CPR pocket masks have an inflated tube that creates an airtight seal around the nose and mouth to help rescuers give breaths to victims of sudden cardiac arrest. There is a 1-way valve in the nozzle that lets air in and keeps you isolated from the patient's body fluids.
Some think that a CPR pocket mask is a waste of space in a first aid kit because in an emergency mouth-to-mouth resuscitation will work just fine, but personal protective equipment should not be underestimated. During CPR the chest compressions squeeze the stomach, and it’s common for patients to vomit by reflex. CPR pocket masks have a one-way valve that stops vomit, blood, and body fluids in their tracks, keeping your mouth isolated and vomit-free.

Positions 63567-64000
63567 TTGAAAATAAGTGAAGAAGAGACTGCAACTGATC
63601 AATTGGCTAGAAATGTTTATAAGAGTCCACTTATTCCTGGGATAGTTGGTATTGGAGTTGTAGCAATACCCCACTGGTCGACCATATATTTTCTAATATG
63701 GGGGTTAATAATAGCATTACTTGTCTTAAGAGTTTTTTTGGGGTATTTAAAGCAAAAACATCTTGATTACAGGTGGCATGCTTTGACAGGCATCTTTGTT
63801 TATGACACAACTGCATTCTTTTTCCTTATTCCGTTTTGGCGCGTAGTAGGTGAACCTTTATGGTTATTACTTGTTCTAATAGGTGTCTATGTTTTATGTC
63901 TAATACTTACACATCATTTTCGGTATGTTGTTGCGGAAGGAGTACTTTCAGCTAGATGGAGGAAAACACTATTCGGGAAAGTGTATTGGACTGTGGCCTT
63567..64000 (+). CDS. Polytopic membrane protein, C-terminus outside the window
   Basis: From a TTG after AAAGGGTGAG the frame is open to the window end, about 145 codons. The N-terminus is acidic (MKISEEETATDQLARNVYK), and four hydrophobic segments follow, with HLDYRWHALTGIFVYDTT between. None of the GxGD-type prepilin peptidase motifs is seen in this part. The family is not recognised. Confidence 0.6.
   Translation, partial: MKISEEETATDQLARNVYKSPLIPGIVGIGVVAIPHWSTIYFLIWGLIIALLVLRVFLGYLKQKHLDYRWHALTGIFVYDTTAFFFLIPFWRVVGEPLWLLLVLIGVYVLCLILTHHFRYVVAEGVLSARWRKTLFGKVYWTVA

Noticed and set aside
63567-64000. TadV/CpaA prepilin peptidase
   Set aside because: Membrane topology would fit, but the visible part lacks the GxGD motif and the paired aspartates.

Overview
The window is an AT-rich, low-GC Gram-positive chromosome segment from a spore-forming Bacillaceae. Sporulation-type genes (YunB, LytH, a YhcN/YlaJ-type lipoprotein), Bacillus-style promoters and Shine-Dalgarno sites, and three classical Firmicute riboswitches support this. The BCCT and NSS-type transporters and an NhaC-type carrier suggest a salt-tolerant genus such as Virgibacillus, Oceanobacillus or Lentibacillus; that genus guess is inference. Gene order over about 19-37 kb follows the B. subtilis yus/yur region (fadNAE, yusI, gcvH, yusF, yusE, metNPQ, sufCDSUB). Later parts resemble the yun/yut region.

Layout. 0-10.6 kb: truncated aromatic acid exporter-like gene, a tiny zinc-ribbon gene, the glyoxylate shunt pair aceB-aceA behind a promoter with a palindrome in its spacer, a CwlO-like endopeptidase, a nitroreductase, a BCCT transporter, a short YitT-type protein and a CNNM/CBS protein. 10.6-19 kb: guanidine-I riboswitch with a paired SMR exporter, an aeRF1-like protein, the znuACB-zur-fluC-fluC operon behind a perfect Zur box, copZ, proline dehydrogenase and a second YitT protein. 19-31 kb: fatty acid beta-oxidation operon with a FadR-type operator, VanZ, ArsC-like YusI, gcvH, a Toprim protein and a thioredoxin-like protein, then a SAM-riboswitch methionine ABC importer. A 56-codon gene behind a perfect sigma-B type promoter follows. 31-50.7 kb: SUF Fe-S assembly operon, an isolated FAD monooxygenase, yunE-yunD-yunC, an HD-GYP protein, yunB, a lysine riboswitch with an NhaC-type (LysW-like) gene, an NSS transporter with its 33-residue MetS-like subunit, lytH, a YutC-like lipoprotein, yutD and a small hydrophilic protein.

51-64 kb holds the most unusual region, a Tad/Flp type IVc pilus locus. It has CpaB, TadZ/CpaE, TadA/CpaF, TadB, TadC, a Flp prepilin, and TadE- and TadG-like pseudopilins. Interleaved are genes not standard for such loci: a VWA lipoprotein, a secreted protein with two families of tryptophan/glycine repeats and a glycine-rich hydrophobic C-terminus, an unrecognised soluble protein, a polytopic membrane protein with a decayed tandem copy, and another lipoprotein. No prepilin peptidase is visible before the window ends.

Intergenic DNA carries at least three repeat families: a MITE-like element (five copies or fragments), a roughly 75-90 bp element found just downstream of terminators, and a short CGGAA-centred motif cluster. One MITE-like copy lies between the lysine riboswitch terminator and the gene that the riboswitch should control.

For a travel or portable first aid kit, a CPR mask is probably unnecessary, but a foldable plastic barrier sheet takes up almost no space and provides the same function for a single use. Medical professionals and those who have a fully equipped house bag should consider having a CPR mask.
Pros and Cons:
- Protects rescuer from body fluids like vomit
- Covers both the nose and the mouth, so the rescuer doesn't have to pinch the nose during breaths
- Larger than a foldable plastic barrier
- Not used often
How to Use:
Place the mask over the patient's nose and mouth with the narrow end over the nose. Create an airtight seal by pressing the inflated bag tight to the skin. Tilt the patient's head back using the head-tilt chin lift maneuver to open the airway. Give rescue breaths through the 1-way valve.
- If you do not have a barrier device and need to perform CPR, compressions only CPR is recommended, especially if you are not trained to give breaths.